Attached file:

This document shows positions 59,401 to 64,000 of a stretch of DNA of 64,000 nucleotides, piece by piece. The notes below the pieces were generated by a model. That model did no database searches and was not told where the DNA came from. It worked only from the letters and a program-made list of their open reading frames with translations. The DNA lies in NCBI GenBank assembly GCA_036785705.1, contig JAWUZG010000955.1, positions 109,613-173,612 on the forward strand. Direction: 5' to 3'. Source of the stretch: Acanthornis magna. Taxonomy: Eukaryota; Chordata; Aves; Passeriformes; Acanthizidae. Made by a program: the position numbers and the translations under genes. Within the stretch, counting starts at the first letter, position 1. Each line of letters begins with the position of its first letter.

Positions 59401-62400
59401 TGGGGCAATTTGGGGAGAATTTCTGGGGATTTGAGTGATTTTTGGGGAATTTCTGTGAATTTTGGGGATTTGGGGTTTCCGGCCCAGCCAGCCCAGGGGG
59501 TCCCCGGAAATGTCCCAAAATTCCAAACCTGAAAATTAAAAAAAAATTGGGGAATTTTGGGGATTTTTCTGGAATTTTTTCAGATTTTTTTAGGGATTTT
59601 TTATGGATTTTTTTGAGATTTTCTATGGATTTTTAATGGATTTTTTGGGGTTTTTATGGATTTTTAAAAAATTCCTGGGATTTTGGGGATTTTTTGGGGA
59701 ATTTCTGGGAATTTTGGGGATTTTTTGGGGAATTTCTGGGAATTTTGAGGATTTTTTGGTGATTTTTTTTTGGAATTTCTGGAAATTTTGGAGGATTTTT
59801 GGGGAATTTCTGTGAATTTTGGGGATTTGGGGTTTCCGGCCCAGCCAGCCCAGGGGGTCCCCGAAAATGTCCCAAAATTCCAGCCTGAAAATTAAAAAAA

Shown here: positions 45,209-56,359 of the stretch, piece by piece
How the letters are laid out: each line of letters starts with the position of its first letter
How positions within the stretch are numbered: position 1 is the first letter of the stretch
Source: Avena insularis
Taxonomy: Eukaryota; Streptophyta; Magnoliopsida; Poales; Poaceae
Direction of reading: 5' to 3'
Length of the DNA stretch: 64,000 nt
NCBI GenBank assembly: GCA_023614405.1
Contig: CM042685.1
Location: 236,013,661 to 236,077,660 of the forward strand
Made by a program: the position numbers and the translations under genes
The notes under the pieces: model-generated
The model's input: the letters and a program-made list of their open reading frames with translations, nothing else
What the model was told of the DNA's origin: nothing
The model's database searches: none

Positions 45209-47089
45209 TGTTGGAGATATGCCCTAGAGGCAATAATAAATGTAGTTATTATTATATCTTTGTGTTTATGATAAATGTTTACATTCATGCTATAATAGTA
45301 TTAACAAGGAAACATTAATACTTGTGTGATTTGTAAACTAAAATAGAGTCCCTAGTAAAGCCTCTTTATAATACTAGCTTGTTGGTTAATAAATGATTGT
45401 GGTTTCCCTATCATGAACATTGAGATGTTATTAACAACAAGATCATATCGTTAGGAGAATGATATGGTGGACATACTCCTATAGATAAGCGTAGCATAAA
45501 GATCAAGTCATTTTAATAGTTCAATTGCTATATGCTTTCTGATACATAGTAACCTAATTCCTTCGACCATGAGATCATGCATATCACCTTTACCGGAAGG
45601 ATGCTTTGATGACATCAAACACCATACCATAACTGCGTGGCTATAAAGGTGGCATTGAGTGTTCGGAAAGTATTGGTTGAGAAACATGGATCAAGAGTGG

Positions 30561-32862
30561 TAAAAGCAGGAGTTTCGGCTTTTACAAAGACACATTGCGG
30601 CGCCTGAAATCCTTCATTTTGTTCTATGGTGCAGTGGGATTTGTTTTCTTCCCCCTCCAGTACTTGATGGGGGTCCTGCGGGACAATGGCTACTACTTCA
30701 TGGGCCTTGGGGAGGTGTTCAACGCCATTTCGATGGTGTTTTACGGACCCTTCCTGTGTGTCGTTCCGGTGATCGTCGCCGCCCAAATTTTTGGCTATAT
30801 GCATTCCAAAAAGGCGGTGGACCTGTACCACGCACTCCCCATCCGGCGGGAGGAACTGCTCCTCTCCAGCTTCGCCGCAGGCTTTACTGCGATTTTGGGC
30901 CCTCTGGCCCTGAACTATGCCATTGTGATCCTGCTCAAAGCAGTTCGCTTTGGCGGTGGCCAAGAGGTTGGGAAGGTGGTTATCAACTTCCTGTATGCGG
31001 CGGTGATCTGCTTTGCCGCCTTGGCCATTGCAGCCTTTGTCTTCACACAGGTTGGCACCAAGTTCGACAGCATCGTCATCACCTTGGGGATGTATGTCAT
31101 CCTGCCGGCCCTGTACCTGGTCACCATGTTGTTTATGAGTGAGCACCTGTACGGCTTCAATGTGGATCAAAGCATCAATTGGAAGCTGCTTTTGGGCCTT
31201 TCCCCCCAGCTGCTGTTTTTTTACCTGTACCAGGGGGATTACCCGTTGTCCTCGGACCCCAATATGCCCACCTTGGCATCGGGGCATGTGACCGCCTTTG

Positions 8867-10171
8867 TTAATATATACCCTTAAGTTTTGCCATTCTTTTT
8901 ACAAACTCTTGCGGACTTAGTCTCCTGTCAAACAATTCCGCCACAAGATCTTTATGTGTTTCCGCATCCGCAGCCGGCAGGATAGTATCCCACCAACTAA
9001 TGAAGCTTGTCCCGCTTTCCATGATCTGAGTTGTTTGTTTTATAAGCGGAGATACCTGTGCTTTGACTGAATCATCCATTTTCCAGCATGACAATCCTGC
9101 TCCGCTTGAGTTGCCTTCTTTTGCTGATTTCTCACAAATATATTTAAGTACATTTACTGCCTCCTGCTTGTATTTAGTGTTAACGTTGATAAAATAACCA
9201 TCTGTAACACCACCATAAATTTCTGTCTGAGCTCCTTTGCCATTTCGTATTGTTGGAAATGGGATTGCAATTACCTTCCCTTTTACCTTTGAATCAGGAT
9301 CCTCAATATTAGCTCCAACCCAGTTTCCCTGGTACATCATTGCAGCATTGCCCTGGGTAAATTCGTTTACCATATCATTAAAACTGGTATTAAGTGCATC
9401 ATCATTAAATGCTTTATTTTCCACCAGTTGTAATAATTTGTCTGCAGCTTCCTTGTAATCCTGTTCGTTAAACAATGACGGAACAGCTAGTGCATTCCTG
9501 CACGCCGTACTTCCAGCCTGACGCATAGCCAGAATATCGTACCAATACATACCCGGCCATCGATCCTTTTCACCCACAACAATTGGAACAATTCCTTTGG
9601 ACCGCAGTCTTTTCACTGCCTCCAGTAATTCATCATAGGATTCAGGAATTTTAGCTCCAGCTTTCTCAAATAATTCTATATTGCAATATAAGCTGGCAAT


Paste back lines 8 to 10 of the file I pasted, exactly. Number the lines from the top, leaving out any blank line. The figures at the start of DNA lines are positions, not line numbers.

Shown here: positions 45,209-56,359 of the stretch, piece by piece
How the letters are laid out: each line of letters starts with the position of its first letter
How positions within the stretch are numbered: position 1 is the first letter of the stretch